This holiday weekend snuck up on me. I didn’t realize the double effect it would have of being a “holiday” weekend and also the anniversary of the day we met.
It’s not like “the holidays” that everyone warns you about. But I’ve found it to be much worse- because it’s not the kind of holiday where you get together with relatives you don’t really want to see, but just a long weekend break- the entrance of summer- the kind of holiday you spend with friends and your immediate family and the kind that you enjoy. I didn’t realize the sense of incompleteness I would feel starting yesterday. I didn’t realize how if you were here, our weekend plans would be complete- even if the three of us just hung out around the apartment- but without you here- it felt like Audrey and I were supposed to do something, go out, be somewhere. I finally let go of that notion and decided it was OK if we weren’t joining in the barbecues and holidays (though we did attend one today).
And attending a part of the “festivities”- that was equally hard. At first, I had expectations (which I usually don’t have anymore)- that it would be so much fun to go to a barbecue with friends. Then, immediately- once there- I realized we were missing someone and that our hosts knew it too. Upon making small talk with the guests I didn’t know, I wonder if someone has told them- if they know- no one asks me where my husband is- probably.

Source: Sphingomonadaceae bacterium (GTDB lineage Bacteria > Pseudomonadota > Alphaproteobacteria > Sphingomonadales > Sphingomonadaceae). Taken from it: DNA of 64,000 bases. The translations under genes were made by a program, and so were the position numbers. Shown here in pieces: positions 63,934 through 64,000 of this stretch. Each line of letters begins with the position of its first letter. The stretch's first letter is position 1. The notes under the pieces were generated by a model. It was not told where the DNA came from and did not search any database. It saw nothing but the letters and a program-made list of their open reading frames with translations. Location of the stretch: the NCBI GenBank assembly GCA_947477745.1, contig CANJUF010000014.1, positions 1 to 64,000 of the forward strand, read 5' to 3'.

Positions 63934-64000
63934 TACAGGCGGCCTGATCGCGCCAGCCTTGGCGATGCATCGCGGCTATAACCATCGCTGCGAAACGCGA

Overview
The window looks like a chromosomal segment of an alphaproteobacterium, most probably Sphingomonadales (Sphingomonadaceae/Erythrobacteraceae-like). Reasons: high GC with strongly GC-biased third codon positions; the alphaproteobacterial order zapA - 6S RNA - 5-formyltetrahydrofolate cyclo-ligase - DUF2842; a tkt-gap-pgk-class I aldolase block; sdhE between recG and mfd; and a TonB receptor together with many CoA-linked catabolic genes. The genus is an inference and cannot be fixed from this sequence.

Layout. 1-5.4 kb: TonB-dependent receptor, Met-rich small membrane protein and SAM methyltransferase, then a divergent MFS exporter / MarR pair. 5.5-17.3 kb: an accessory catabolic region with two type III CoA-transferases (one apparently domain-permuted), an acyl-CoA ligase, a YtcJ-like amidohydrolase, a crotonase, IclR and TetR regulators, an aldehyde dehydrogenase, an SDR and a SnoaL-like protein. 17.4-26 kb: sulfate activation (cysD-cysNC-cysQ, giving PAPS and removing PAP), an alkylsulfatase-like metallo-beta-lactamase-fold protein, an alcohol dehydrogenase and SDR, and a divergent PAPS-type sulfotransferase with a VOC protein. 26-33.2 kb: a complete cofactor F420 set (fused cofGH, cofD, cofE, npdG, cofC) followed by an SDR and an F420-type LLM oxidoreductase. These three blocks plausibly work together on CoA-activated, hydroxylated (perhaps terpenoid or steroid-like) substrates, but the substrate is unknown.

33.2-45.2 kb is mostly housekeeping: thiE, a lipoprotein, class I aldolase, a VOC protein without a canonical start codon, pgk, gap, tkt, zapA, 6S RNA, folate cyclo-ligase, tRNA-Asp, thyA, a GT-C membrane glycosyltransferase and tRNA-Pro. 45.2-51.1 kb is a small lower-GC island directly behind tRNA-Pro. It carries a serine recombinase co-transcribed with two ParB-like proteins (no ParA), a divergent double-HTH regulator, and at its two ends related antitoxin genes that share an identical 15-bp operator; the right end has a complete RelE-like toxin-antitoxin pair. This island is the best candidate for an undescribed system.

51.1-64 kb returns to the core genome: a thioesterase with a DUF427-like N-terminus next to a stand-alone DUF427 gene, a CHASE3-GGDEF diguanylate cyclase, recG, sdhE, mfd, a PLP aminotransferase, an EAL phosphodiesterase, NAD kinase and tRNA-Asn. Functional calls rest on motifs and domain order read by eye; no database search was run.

The hosts are old friends – both Dan and I knew. They have a 14 month old baby and are pregnant again- the guy is Korean and the girl is caucasian. They have a new home with a back porch and a sandbox and turn the sprinkler on for the kids. Another old friend of ours who I haven’t seen in years is there- I am sad when I see this Irish man because it is you who were better friends with him and would’ve been catching up with him here. What I feel is “helpless”- helpless to offer him what I feel he should receive- a hug and hello from you. It’s only me here.
The barbecue is relaxed and lovely but I find myself so low on energy. I see there a life that I might have had. And I also notice two things: I am used to attending events alone now- already- less than a year. I am used to being a woman and her little girl. This saddens me. On the other hand, I still hear you beside me like a phantom- laughing at certain things- making small talk about soccer and Guinness with another Irish guy there that we don’t know. Another friend – also a Korean man who doesn’t have kids of his own yet- is playing with Audrey in the sandbox and she looks delighted- suddenly I can hear in my mind your voice playing with her- the things you might have said, the creative ideas you might have come up with. The host chases his 14 month old boy around while dribbling a basketball- I see you there too.
I am home now. I am tired. I miss you Dan.